I don’t know what to make of this story, a great adventure of pre-Christian Ireland. There are many variants to this tale, but here are the basics: Oisín (oh-SHEEN) is one of the brave band of warriors known as the Fianna. One day, while hunting, Oisín and the Fianna encounter a beautiful young lady on a magnificent white horse. This lady, Niamh (NEE-if), says that she has come to Ireland to find the great warrior Oisín and bring him to her homeland, Tir Na nOg, the land of eternal youth over the waters to the west.
Oisín immediately falls in love with Niamh and travels with her to Tir Na nOg, where every year is like a hundred years on earth. Three Tir Na nOg years later, Oisín is homewick and decides to visit Ireland. Niamh agrees to let him ride the white horse back to his home, but warns him that if his feet were to touch the ground, he would become an old man. Oisín goes to Ireland, where 300 years have passed, and is saddened to learn that his family is gone and the Fianna have vanished.
Oisín then comes across some men attempting to move a great stone. Attempting to assist, he leans over to help push aside the rock, the saddle breaks, he hits the ground and instantly is transformed into an old man. The horse returns to Tir Na nOg without its rider, Niamh’s lover.
Is this a reverse Adam and Eve story, with Oisín's Eve tempting him not with the allure of transient joy, but with an eternity of bliss in a Garden of Eden beyond the sea - or maybe more precisely a Fountain of Youth? Three hundred years of bliss - not bad in the Love Game. But what about Oisín's itch to return home? Let’s concede the passion of his love for the golden-haired Naimh, but also allow the passion he feels for his warrior youth. And don’t forget: Oisín didn’t jump off the horse; he fell. Dollars to donuts, if Oisín doesn’t fall, he returns to Tir Na nOg. That’s my take.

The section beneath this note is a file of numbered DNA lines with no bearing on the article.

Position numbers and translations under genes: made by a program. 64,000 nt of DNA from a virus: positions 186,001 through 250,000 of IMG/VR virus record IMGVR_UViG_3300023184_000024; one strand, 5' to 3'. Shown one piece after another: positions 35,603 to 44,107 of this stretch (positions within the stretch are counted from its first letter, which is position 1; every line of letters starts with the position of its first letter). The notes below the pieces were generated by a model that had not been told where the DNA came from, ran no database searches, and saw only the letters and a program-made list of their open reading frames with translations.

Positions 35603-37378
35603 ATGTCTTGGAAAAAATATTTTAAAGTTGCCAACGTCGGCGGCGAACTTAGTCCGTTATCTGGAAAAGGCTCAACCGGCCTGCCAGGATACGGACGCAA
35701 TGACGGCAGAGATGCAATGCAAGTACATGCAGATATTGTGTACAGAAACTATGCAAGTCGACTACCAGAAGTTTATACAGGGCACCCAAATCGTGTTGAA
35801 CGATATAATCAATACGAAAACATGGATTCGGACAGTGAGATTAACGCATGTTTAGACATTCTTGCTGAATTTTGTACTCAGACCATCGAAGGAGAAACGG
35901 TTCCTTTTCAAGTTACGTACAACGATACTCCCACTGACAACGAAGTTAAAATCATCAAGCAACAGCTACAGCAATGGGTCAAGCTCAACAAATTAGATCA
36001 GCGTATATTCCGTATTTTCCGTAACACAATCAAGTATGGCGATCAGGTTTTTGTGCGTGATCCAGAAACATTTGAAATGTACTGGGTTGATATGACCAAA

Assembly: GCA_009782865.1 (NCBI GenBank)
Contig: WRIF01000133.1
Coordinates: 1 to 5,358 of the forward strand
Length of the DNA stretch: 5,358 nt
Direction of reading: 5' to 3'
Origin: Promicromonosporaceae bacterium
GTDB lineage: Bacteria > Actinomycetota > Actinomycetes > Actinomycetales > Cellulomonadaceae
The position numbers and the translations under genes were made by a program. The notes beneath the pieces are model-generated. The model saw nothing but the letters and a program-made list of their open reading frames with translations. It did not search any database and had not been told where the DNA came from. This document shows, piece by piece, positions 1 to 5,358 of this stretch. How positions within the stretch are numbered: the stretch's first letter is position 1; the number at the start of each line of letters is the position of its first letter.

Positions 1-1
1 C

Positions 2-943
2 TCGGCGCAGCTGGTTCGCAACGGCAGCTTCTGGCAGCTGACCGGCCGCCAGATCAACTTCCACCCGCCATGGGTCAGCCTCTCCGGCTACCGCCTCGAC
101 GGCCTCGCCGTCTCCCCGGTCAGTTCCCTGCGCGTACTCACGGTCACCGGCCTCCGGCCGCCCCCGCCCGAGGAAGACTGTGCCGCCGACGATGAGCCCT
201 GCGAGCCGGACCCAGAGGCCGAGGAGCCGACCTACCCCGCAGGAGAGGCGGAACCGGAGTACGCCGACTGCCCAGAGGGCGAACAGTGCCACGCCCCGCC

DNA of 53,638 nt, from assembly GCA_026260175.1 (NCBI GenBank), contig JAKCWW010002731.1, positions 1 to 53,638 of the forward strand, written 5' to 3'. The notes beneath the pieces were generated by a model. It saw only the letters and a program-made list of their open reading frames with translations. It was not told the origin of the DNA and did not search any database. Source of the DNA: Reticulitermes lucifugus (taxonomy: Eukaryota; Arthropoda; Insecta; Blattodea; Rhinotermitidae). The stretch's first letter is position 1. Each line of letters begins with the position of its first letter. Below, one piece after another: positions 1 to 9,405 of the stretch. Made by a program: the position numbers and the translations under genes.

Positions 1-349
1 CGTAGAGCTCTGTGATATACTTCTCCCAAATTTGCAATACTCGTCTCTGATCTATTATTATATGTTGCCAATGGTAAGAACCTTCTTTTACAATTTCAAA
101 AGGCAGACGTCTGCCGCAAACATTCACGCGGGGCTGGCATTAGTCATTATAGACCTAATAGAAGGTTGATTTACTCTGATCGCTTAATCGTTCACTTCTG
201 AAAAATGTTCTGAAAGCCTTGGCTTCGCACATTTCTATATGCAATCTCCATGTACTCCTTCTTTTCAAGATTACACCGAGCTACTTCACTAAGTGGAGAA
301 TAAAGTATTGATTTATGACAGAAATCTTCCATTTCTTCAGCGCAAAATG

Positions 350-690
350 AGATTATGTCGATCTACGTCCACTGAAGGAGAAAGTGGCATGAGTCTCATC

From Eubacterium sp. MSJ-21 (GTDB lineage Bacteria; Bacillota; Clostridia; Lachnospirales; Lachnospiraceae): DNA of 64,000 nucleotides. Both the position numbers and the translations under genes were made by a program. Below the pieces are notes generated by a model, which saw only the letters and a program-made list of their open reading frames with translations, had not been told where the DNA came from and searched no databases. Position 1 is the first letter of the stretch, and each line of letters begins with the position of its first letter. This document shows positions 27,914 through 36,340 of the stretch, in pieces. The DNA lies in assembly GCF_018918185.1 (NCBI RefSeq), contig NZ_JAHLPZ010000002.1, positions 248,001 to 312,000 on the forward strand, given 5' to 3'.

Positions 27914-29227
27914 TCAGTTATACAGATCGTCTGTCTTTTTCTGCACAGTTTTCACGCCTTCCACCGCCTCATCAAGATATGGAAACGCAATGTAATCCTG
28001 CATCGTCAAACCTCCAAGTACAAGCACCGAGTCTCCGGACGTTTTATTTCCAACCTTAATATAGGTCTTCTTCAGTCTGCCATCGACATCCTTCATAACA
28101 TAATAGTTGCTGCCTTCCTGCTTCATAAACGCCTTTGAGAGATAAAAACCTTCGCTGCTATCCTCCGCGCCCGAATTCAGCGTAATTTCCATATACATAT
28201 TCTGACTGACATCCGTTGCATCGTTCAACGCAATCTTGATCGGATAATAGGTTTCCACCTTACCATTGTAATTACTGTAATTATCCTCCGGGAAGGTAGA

Maybe we can also see Oisín as a fellow Wild Goose, like many of us emigrating to those lands beyond the mist of Ireland’s western shores. We learn from history that the Irish came to 19th century North America in great numbers, pined for the "Auld Sod" in song and verse (and continue to do so), but returned to Ireland only to visit. Only 5 percent of those Irish immigrants would return to Ireland for good, compared with about half of Italians, who also came to our shores seeking a new life, then went back to Italy to live. As a friend of my father used to tell him, “The Irish are always talking about Home Rule, but never home to enjoy it.” Ultimately, though Ireland tugs at our very being, for many of us exiles, “our love is in America.”
Sheridan was correct: “Ireland is the land of happy wars and sad love songs.” The story of Oisín and Niamh is one of tragic love and longing, any way it plays out in your mind.
Images courtesy of P.J. Lynch: Visit P.J.'s blog
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